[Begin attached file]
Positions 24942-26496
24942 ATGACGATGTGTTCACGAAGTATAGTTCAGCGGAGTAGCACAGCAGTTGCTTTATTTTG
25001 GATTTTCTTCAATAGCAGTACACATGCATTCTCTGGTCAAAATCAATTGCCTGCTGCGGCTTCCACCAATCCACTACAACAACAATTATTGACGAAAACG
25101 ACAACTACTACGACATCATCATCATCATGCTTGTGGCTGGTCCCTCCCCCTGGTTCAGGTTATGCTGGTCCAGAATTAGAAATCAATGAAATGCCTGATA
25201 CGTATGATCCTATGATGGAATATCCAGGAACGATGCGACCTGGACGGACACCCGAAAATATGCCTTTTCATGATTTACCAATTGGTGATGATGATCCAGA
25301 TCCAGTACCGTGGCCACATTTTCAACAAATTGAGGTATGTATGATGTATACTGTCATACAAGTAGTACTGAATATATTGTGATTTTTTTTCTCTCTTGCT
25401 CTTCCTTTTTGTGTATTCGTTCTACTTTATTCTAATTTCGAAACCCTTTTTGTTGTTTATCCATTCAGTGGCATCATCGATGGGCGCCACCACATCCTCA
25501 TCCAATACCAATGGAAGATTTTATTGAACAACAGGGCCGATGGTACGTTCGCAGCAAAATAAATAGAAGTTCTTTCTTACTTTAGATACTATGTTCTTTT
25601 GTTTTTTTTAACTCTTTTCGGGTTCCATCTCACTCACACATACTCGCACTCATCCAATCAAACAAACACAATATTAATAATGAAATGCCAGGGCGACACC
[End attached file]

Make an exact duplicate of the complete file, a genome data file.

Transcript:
Positions 24942-26496
24942 ATGACGATGTGTTCACGAAGTATAGTTCAGCGGAGTAGCACAGCAGTTGCTTTATTTTG
25001 GATTTTCTTCAATAGCAGTACACATGCATTCTCTGGTCAAAATCAATTGCCTGCTGCGGCTTCCACCAATCCACTACAACAACAATTATTGACGAAAACG
25101 ACAACTACTACGACATCATCATCATCATGCTTGTGGCTGGTCCCTCCCCCTGGTTCAGGTTATGCTGGTCCAGAATTAGAAATCAATGAAATGCCTGATA
25201 CGTATGATCCTATGATGGAATATCCAGGAACGATGCGACCTGGACGGACACCCGAAAATATGCCTTTTCATGATTTACCAATTGGTGATGATGATCCAGA
25301 TCCAGTACCGTGGCCACATTTTCAACAAATTGAGGTATGTATGATGTATACTGTCATACAAGTAGTACTGAATATATTGTGATTTTTTTTCTCTCTTGCT
25401 CTTCCTTTTTGTGTATTCGTTCTACTTTATTCTAATTTCGAAACCCTTTTTGTTGTTTATCCATTCAGTGGCATCATCGATGGGCGCCACCACATCCTCA
25501 TCCAATACCAATGGAAGATTTTATTGAACAACAGGGCCGATGGTACGTTCGCAGCAAAATAAATAGAAGTTCTTTCTTACTTTAGATACTATGTTCTTTT
25601 GTTTTTTTTAACTCTTTTCGGGTTCCATCTCACTCACACATACTCGCACTCATCCAATCAAACAAACACAATATTAATAATGAAATGCCAGGGCGACACC